His ambitions, however, did not stop Maria from complaining.
"Why must we go to this party, Joseph?" she asked almost despairingly before the event while she and her husband stood in their bedchamber, preparing themselves. Maria was laced into her corset so tightly that her spine hurt and that on top of everything else made her irritable. "The Blacks sicken me. This, you know. I do not want to see them. Especially not Druella," she added bitterly.
If she was honest – and she was rarely otherwise – Maria had many personal grievances against Druella Black, and not all of them were ones that she could fully explain. True, Druella was shallow and dull, but those were qualities that many women – Elisabeth Malfoy for one, and Maria's silly little brat of a younger sister, who had run away with a Russian man during the war for another – possessed and with none of them did the qualities disgust Maria as they did in Druella. Her best explanation was that, to her, Druella Black represented a sort of English ideal of propriety that offended Maria's continental sensibilities.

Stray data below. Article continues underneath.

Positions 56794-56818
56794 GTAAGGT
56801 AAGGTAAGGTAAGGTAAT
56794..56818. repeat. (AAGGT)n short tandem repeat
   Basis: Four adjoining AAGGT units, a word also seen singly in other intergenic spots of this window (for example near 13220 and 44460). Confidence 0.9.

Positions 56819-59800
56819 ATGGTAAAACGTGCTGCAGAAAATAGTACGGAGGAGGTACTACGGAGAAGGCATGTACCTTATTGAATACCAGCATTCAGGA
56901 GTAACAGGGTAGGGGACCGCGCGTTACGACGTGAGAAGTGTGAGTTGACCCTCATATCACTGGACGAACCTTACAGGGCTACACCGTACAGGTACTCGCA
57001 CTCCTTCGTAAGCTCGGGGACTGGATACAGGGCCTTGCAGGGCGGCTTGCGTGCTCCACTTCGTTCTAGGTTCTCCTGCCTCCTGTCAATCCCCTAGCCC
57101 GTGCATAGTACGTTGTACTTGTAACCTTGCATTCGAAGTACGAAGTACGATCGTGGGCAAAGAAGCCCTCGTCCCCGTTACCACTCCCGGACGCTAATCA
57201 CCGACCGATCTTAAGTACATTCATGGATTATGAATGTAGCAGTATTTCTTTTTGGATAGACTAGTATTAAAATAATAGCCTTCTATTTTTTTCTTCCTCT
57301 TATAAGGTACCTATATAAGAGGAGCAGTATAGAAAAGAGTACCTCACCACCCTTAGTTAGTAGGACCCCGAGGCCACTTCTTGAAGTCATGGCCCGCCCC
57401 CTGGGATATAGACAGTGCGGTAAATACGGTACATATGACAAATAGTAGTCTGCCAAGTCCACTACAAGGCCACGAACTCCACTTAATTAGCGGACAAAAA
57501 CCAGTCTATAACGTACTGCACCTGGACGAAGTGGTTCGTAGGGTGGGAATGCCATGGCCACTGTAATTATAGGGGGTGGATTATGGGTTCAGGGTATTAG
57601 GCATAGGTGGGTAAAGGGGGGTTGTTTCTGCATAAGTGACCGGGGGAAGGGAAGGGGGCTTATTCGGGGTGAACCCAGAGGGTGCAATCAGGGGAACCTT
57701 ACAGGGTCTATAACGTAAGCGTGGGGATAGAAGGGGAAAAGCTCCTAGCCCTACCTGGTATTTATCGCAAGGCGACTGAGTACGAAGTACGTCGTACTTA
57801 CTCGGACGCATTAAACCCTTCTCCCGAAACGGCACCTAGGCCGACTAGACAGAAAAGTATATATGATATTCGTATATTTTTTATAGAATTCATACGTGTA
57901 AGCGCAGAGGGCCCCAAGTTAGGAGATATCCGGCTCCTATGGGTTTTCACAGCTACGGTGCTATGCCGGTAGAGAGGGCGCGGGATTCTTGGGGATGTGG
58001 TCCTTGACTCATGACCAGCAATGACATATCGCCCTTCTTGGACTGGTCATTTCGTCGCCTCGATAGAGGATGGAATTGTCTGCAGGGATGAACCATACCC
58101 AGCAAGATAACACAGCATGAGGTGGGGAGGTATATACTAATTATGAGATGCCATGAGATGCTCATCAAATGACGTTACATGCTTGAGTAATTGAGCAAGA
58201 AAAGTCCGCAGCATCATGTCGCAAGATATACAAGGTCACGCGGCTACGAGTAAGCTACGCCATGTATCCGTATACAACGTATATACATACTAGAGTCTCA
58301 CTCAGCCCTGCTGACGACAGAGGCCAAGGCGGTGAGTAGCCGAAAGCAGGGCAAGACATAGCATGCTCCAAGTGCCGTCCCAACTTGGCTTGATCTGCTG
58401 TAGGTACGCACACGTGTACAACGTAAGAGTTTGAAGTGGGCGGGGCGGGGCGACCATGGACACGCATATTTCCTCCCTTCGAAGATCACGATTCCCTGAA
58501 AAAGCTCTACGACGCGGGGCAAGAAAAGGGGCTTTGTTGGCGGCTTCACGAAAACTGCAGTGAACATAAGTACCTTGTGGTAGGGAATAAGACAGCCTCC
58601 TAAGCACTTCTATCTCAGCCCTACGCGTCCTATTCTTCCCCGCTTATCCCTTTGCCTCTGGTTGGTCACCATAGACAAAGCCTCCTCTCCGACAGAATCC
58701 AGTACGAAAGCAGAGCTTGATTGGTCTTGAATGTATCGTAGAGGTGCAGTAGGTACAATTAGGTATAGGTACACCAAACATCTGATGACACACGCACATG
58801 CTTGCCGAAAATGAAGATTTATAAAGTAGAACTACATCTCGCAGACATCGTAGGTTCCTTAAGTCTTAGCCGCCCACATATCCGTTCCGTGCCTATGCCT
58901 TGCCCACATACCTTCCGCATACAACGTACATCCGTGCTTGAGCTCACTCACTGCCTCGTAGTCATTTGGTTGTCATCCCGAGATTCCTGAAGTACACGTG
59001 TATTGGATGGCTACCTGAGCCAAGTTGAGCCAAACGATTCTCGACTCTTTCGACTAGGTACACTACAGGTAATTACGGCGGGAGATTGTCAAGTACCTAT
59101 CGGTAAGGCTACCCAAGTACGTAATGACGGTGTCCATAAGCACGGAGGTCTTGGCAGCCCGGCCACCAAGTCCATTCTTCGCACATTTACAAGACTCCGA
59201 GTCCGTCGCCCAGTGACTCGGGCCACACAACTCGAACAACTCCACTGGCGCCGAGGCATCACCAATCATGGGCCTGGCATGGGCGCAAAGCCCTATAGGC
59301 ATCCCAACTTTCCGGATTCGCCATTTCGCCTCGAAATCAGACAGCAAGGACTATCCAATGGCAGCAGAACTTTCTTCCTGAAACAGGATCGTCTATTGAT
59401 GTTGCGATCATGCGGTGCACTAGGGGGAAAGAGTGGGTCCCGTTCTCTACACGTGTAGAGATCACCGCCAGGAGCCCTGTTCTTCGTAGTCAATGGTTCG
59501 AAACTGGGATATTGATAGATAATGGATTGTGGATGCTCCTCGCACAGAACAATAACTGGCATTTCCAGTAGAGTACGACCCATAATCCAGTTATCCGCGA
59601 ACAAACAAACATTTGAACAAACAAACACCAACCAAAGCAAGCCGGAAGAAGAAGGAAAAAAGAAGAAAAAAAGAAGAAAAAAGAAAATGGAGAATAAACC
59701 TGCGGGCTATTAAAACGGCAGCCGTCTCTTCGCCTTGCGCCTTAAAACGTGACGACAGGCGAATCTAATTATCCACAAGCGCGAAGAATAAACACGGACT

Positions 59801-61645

"That the Blacks sicken you is no reason to cut valuable ties with them," Joseph said calmly. He did not even look at his wife, focussing instead on the mirror as he combed his hair slowly into place. "You know that they have lovely young daughters who will make fine matches for Rodolphus and Rabastan when the time comes…"
"I do not care for my sons being married to those girls," Maria said darkly. "Have you not heard the gossip about them, Joseph? About their- their behaviour?"